What Causes Caregiver Burnout?

Burnout occurs frequently among caregivers because they spend most of their time meeting the needs of others. As a result, they are often forced to neglect their own needs for any number of reasons. Be it not having enough time in the day or not having the energy to do what needs to be done, caregivers have their limits.

A caregiver’s job may include physically demanding tasks such as lifting a heavy person or being on their feet for extended periods of time. Having a job that requires plenty of strength has the potential to cause exhaustion and fatigue. If a caregiver doesn’t get the rest they need to regain their strength each day, the potential for physical burnout becomes eminent. 

Maintaining the cleanliness of multiple households in addition to one’s own home can lead to physical exhaustion. The actions of sweeping, mopping and other daily cleaning tasks can lead to feeling tired. Factor in the mundaneness of the chores and the repetition of the job and you begin to understand where caregiver burnout can begin.

Caregiver burnout can also occur in the form of mental exhaustion. Spending time making decisions for others can be taxing on the mind. Plus, always having to remember everything for everyone else will lead to forgetting about your own to-do list and responsibilities at home.

Mental exhaustion often comes from working with elderly patients who suffer from issues of cognitive decline like dementia and Alzheimer’s disease. Caregivers in this position are continually faced with the unexpected. Being able to think quickly and react even faster can both be a drain on your mental health.

Another thing that leads to caregiver burnout comes in the form of emotional exhaustion. This form of burnout commonly occurs with caregivers who are taking care of family members. It can also be seen in those caregivers who have become emotionally invested in the people under their care.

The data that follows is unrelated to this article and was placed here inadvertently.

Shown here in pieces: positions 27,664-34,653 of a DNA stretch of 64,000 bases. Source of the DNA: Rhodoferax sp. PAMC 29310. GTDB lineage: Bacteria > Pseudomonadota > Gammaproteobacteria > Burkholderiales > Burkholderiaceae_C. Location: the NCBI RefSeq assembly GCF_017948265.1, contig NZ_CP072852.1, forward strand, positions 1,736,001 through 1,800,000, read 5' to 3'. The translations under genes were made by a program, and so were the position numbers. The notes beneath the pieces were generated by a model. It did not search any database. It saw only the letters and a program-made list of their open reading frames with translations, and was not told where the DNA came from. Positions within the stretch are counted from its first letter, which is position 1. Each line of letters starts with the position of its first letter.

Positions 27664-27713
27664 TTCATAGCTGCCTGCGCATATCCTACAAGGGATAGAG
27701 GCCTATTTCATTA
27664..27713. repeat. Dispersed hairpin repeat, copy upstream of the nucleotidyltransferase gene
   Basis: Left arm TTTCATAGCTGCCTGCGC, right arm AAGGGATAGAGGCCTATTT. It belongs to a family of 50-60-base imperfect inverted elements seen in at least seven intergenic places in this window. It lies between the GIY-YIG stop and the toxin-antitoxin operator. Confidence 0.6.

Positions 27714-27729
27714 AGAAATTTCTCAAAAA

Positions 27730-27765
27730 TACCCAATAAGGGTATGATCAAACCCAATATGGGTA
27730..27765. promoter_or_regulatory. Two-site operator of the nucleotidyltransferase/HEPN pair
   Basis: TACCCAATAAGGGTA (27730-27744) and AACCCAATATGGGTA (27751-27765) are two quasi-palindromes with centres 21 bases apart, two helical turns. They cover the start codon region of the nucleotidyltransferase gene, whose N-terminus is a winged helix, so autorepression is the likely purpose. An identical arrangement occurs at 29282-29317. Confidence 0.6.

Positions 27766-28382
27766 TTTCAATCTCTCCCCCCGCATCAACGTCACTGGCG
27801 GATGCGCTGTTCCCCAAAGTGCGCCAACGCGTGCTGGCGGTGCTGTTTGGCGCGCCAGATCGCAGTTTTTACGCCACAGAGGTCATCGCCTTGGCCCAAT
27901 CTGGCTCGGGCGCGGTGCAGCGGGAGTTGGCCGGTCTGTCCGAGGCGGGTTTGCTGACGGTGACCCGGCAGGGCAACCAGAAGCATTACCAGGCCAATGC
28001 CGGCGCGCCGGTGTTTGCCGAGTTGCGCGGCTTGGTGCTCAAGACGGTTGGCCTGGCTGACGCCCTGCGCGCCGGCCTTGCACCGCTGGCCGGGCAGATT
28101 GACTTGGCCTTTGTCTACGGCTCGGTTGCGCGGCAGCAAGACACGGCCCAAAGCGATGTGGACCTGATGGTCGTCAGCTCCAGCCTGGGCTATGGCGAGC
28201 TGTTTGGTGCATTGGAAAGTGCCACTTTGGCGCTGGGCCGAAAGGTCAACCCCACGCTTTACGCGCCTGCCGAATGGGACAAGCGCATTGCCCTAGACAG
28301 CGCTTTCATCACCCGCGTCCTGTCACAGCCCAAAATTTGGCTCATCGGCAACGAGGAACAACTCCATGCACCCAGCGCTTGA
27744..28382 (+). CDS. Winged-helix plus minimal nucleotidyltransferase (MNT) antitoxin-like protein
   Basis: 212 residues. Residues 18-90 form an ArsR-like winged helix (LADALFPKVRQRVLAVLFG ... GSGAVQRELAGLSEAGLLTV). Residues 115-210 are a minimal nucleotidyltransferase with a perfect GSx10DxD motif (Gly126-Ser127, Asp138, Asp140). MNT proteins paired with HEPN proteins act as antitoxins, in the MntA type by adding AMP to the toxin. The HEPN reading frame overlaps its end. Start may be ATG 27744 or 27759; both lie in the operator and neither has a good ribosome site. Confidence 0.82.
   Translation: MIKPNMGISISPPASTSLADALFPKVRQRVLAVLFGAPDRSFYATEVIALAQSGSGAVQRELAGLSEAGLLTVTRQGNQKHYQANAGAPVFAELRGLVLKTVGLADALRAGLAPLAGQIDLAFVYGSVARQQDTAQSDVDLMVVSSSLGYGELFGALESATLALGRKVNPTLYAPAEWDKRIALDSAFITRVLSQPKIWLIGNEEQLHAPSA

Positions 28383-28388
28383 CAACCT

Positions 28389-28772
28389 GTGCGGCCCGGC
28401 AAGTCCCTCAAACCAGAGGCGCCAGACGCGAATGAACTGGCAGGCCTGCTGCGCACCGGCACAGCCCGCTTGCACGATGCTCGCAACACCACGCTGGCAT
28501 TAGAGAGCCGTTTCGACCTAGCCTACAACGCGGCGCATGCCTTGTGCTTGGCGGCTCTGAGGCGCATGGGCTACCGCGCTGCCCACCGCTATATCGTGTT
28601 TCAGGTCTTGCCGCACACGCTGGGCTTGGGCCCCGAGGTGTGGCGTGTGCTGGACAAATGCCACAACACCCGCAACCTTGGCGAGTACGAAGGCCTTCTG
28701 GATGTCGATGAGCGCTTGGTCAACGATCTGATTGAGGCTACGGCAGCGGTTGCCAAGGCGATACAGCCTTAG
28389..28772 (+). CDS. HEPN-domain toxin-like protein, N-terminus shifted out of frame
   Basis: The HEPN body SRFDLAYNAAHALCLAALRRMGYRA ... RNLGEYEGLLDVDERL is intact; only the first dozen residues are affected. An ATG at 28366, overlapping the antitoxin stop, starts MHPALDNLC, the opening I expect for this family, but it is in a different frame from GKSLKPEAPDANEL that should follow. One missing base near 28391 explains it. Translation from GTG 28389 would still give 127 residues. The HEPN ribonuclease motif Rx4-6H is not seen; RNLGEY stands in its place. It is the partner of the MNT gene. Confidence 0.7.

Caregivers taking care of a family member are at risk of burnout when they are unable to separate their role as the caregiver from their role as spouse, sibling, or child of the patient. They may also become overwhelmed by the lack of money or resources needed for proper care. Sometimes, a caregiver’s burnout is the result of unreasonable demands placed upon them as the sole caregiver of a loved one. 

Other factors known to lead to caregiver burnout include having expectations that are inconsistent with the situation. Sometimes a caregiver believes the work they do will have a positive impact on the health of the person under their care. In some situations, this is an unrealistic outcome, especially when a progressive disease like Parkinson’s will never improve.

Identifying Caregiver Burnout

Signs of caregiver burnout look very similar to the symptoms of stress and depression. Significant hair loss and sudden changes in habits can be a clue to properly diagnosing burnout. A caregiver who’s normally on time and never absent may begin showing up late to work or calling in sick more frequently.

Other changes in behavior can include eating habits such as overeating or skipping meals altogether. These shifts in behavior can lead to noticeable changes in the caregiver’s weight and levels of energy. Sleeping more or the inability to sleep well are also signs that a caregiver is suffering from burnout.

Caregivers with burnout will begin to lose interest in the activities they previously enjoyed. At times, a caregiver will experience feelings of irritability, sadness, and even hopelessness. As a result, they may begin to avoid spending time with family and friends. 

Without intervention, symptoms of a caregiver suffering from burnout will continue to worsen over time. As they slip deeper into the negative feelings brought on by burnout, a caregiver may become physically and mentally drained to the point of indifference, unable to sleep. This could lead to thoughts of self-harm or inflicting abuse on the person under their care.

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Helping a Caregiver Recover from Burnout

Caregivers who suffer from burnout often experience feelings of guilt, especially when they are taking care of a loved one. They falsely believe that these feelings are to be expected as they sacrifice their own happiness for others. Recognizing the signs of caregiver burnout is the first step to helping them recover. 

Offering support can be as simple as providing an open ear for them to talk about how they are feeling. A caregiver in the depths of burnout will feel isolated and alone making it difficult for them to ask others for help. Talking about the situation in an empathic and loving manner can be a big step towards recovery.